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Re: Minimum viable custom elements

From: Ryosuke Niwa <rniwa@apple.com>
Date: Thu, 15 Jan 2015 14:53:41 -0800
Cc: Dimitri Glazkov <dglazkov@google.com>, Anne van Kesteren <annevk@annevk.nl>, Erik Arvidsson <arv@google.com>, Boris Zbarsky <bzbarsky@mit.edu>, public-webapps <public-webapps@w3.org>
Message-id: <1FDD4989-3923-4406-972B-2EE751A8C20D@apple.com>
To: Domenic Denicola <d@domenic.me>

> On Jan 15, 2015, at 11:28 AM, Domenic Denicola <d@domenic.me> wrote:
> 
> From: Dimitri Glazkov [mailto:dglazkov@google.com] 
> 
>> Why is "Not having identity at creation-time is currently a mismatch with the rest of the platform" a problem? Why does it all have to be consistent across the board? Are there any other platform objects that are created by HTML parser or a similar device?
> 
> In IRC we've been discussing how I don't think there's actually any (observable) mismatch with the rest of the platform if we are careful.
> 
> In particular, if we make it a rule that when parsing a given fragment, createdCallbacks run in registration order (not, say, in parse order), I think it works. Because then the built-in elements, which are (conceptually) registered first, go through the __proto__-munge + createdCallback() process first. Then, when the createdCallback() for any user-defined elements runs, all existing elements look to be already upgraded.
> 
> If we want createdCallbacks to run in parse order (which does seem probably better, although I'd be curious for concrete arguments why), then the only deviation required between custom and built-in elements is privileging the native elements with some ability to jump to the front the queue. Which seems pretty reasonable given that we already have lots of cases where custom elements do things sorta-async and native elements need to do things more synchronously.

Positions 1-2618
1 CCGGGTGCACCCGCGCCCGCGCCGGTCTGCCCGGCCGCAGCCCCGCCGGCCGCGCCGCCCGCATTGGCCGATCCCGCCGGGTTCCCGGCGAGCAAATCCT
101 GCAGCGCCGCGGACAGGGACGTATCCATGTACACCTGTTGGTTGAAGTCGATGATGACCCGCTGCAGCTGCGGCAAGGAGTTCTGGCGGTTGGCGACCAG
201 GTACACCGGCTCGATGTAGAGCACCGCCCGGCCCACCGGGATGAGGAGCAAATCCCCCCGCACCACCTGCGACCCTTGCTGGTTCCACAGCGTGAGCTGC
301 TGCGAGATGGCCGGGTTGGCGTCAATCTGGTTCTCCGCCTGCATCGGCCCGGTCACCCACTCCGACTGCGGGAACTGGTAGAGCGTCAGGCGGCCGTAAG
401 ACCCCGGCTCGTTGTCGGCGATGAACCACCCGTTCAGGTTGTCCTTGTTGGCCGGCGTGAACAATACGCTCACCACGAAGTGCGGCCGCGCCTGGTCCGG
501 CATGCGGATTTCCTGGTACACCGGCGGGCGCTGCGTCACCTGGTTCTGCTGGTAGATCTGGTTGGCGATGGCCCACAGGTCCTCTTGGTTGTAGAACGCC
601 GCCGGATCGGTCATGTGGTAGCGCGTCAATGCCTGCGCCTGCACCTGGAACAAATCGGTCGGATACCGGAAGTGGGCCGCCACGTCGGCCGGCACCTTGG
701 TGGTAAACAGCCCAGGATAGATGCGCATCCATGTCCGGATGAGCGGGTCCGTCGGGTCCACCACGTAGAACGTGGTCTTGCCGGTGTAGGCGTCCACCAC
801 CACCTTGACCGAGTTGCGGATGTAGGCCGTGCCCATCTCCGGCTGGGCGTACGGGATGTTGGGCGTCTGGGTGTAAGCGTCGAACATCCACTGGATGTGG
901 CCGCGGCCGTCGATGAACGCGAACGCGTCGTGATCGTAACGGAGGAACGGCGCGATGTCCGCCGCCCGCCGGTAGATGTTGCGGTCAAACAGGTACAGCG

Let's think about this for a minute.

Imagine that a hypothetical technology company Durian which has a popular platform called dOS with its own UI framework called Odour coupled with a programming language named Stink.  In their exciting annual developer conference of the year, Durian introduces Stink 2.0 which supports proper OOP as well as a way to subclass a view in Odour.  Developers rejoice for finally being able to use constructors, inheritance, etc… and subclass views in their applications.  Unfortunately for developers, native syntax for inheritance in Stink 2.0 cannot be used to subclass views in Odour.  In order to inherit from a view in Odour, Durian explains, developers must use a helper function.  Developers outrage in despair and yells, "why on the earth did you have to make them incompatible?"

I ask the same question.  If ES6 classes' constructor doesn't fundamentally work with custom elements, then why don't we change the design of ES6 classes.  Saying that TC39 doesn't have a time is like saying we can't make a spec change because WG has already decided to move the spec into REC by the end of the year in W3C.  We shouldn't be making technical decisions like that especially for something as fundamental as supporting classes in the Web.

- R. Niwa
Received on Thursday, 15 January 2015 22:54:12 UTC

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